Maybe as a side-effect of growing up in the middle of nowhere, I’ve wanted to see the world ever since I can remember. When I’m not actually going somewhere, I love reading and sharing travel stories.
I’d like to start by explaining that I’m not someone who blogs/travels “for a living” — I do have a full time job. I mention this because most of the time if I’m reading someone’s stories, I eventually also want to know, for example, how the author finds cheap flights or their tips for saving money when abroad. Almost inevitably, travel bloggers will say something to the effect of “just do what I did, ditch your soul-sucking office routine and hop a plane to the other side of the world!” Maybe that approach is perfect for someone else, but I would fall into an anxiety hole filled with looming debt and impending homelessness.
This may sound shocking, but: I actually like my job. I’m definitely not going to tell you to quit yours. Maybe you, like myself, enjoy the stability and comfort of having a retirement fund and owning a home as much as you enjoy the uncertainty and adventure of traveling. Because I’m not independently wealthy, my goal has been to find a healthy balance between work and play.
Here are some (hopefully practical) tips I can share:
- I have an airline miles credit card (Capital One Venture) that I use for everything.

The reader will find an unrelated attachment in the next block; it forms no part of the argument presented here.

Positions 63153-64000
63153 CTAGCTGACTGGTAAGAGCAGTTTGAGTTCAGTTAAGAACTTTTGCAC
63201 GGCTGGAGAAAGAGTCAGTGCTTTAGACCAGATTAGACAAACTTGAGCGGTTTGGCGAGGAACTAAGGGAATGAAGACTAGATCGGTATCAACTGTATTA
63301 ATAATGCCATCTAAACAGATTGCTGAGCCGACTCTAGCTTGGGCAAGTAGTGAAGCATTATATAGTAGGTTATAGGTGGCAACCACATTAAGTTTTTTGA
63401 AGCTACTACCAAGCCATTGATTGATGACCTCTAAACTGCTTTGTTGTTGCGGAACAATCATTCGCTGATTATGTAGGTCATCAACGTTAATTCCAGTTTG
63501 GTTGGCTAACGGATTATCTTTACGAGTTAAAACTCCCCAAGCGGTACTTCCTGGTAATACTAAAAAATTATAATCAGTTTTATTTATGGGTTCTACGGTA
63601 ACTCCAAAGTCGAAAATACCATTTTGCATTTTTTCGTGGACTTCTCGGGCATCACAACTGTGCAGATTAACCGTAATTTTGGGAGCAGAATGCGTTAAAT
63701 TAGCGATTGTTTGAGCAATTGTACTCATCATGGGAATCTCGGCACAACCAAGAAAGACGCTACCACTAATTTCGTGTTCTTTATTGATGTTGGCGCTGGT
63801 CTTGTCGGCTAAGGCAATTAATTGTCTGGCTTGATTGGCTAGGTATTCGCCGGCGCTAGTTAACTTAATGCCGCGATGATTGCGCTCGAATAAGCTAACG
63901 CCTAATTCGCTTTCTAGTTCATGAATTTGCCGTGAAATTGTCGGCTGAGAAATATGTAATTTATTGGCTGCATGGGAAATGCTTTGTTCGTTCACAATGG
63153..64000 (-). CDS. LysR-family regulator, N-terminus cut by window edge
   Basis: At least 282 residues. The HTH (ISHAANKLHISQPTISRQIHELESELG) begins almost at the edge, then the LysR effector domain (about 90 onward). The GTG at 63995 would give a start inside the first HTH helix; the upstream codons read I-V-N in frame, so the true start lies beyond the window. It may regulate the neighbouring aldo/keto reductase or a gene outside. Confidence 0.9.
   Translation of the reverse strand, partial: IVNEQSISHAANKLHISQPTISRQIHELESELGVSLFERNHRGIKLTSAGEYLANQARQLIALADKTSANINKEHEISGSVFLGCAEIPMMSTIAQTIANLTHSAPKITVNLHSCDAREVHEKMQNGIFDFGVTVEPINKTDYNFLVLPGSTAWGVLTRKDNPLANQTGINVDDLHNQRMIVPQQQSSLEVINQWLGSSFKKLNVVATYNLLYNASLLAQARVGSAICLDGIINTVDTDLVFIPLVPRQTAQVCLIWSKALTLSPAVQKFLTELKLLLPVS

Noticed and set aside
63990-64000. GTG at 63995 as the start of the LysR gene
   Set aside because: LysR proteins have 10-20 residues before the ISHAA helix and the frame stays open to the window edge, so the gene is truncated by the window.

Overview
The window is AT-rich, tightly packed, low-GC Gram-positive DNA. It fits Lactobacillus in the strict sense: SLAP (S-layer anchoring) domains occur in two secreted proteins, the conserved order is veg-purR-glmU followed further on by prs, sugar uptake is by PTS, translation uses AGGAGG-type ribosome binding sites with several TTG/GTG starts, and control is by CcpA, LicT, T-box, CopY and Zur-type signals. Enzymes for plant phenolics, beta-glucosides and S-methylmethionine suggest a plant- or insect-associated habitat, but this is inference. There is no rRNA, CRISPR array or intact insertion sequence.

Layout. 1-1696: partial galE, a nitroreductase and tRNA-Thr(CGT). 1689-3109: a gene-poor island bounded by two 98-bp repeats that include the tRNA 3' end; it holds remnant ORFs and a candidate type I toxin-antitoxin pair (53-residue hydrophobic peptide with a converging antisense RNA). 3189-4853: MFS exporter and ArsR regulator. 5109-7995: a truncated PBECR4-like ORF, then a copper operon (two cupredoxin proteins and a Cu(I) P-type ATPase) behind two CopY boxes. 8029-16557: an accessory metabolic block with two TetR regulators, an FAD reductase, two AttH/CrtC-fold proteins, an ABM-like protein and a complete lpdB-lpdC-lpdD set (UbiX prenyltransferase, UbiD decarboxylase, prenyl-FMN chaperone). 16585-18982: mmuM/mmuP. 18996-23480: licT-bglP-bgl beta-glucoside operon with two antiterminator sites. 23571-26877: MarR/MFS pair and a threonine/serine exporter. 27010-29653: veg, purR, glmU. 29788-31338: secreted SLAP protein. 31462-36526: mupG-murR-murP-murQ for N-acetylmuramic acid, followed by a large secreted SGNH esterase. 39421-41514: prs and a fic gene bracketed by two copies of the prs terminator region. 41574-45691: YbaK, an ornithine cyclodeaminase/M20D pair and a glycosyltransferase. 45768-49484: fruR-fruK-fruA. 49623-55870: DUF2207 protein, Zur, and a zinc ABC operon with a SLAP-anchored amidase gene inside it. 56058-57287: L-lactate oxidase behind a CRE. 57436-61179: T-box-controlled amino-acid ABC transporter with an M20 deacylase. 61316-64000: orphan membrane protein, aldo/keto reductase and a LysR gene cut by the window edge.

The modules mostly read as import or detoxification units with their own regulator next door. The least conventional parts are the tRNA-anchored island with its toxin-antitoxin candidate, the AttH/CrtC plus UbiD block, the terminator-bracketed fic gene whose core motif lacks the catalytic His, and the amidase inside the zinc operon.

- If possible, I try to schedule longer trips to take advantage of paid federal holidays such as Labor Day. Also, most people don’t want to fly on holidays (e.g. Thanksgiving), so those can be cheaper days to book vs. the day before or after.
- Instead of a hotel, I’ll often stay with a local (before I joined up with the Hash House Harriers, I used Couchsurfing). I feel like I’m too cantankerous for youth hostels now, but that’s an inexpensive lodging option if you are unbothered by ramshackle rooms and/or sharing with strangers.
- If available, I use public transportation (or my own legs) instead of rental cars or taxis.
- I’m big on self-guided exploration, and the internet makes it really easy to do. Field Trip is a great smartphone app that will alert you if something of interest is nearby. Many local attractions are usually free, like public parks/museums, historic monuments, festivals, and farmer’s/artisan’s markets.